Brutal winds that fuelled southern California wildfires finally began to ease on Saturday, giving residents and firefighters hope for a respite as the destructive toll of the blazes came into focus.
After a five-day siege, some Californians were finally able to return home to inspect the damage wrought by the wildfires, which forced hundreds of thousands of people to flee and destroyed more than 850 structures including multimillion dollar mansions.
Despite the intensity of the fires that raged on multiple different fronts, stretching from areas north of Los Angeles down to the San Diego region, authorities have reported only one fatality.
With gusts of up to 95kmph, relentless seasonal winds had continued to stoke the fires Friday, spitting embers and creating "extreme fire danger."
"There's still tons and tons of hot spots out there," Captain Jon Heggie of the California Department of Forestry and Fire Protection (Cal Fire) said early Saturday.
The strongest winds are expected in the San Diego County mountains and foothills, with gusts over 90kmph, the NWS predicted.
Winds were expected to calm somewhat but a red alert was extended into Sunday due to expected low humidity.
And despite the easing of the winds, meteorologists warned that smoke and ash could linger, prompting several counties to maintain air-quality warnings.
In the mountain town of Ojai the air-quality index was hovering over 500, at the top of the "hazardous" scale, as fumes from the "Thomas" fire hung trapped by the mountains.
Since erupting in Ventura County late Monday, that blaze has seared 155,000 acres and destroyed over 500 structures, but an area fire department spokesperson said Saturday containment should improve "after aggressive fire fighting" the day prior.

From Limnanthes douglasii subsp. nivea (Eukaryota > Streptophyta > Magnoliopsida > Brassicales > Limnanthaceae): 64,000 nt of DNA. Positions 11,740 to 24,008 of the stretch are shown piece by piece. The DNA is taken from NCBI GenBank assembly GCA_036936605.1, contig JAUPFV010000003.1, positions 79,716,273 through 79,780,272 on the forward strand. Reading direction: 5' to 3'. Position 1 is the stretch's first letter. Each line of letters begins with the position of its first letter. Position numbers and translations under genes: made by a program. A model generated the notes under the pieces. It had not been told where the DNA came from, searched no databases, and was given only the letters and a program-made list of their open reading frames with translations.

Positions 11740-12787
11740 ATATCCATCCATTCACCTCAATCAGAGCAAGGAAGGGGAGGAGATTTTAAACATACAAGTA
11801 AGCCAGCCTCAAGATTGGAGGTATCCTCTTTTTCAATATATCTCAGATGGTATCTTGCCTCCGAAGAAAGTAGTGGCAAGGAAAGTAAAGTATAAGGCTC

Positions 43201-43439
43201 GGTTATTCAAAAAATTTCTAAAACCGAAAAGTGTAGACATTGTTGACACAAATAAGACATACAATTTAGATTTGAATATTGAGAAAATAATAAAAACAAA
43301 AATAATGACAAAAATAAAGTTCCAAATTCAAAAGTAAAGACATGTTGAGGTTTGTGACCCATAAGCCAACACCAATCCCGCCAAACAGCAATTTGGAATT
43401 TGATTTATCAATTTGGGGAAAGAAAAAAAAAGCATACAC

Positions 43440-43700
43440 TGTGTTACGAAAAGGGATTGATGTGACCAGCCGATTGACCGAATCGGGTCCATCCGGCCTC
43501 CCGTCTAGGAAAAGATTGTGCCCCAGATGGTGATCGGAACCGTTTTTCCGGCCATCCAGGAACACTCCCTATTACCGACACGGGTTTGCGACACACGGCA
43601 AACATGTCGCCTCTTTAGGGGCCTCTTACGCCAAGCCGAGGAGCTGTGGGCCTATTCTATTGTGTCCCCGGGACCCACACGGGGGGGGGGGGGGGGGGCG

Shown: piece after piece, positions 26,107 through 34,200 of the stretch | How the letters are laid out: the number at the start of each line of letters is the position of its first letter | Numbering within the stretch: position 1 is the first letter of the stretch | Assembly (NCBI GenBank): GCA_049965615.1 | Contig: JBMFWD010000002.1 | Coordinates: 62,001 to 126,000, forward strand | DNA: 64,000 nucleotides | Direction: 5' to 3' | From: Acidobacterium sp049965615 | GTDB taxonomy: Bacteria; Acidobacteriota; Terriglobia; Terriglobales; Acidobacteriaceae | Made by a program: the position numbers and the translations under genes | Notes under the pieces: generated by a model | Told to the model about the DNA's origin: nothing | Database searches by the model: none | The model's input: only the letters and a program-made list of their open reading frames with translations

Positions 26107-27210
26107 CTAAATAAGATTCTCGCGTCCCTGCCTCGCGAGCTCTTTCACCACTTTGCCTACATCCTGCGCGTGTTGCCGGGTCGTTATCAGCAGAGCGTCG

Governor Jerry Brown said many scientists believe more extreme fire seasons are part of the pinch of climate change.
"This is kind of the new normal. We're facing a new reality in this state where fires threatens people's lives, their property, their neighborhoods," Brown said at a fairgrounds briefing
"We know from changing climate that (fires) are going to exacerbate everything else (and) in the longer term, I think we have to think through how are we going to adjust ourselves to nature as it changes," Brown said, his approach a stark contrast to that of US president Donald Trump, a doubter of climate change.
"We can't expect nature to adjust to our needs," Brown added.
The material cost of fire suppression efforts has skyrocketed to some $17 million, Ventura officials estimated.
The "Skirball" fire, near the affluent, star-studded Bel Air district, was 75% contained after engulfing entire hillsides in flames and scorching over 400 acres.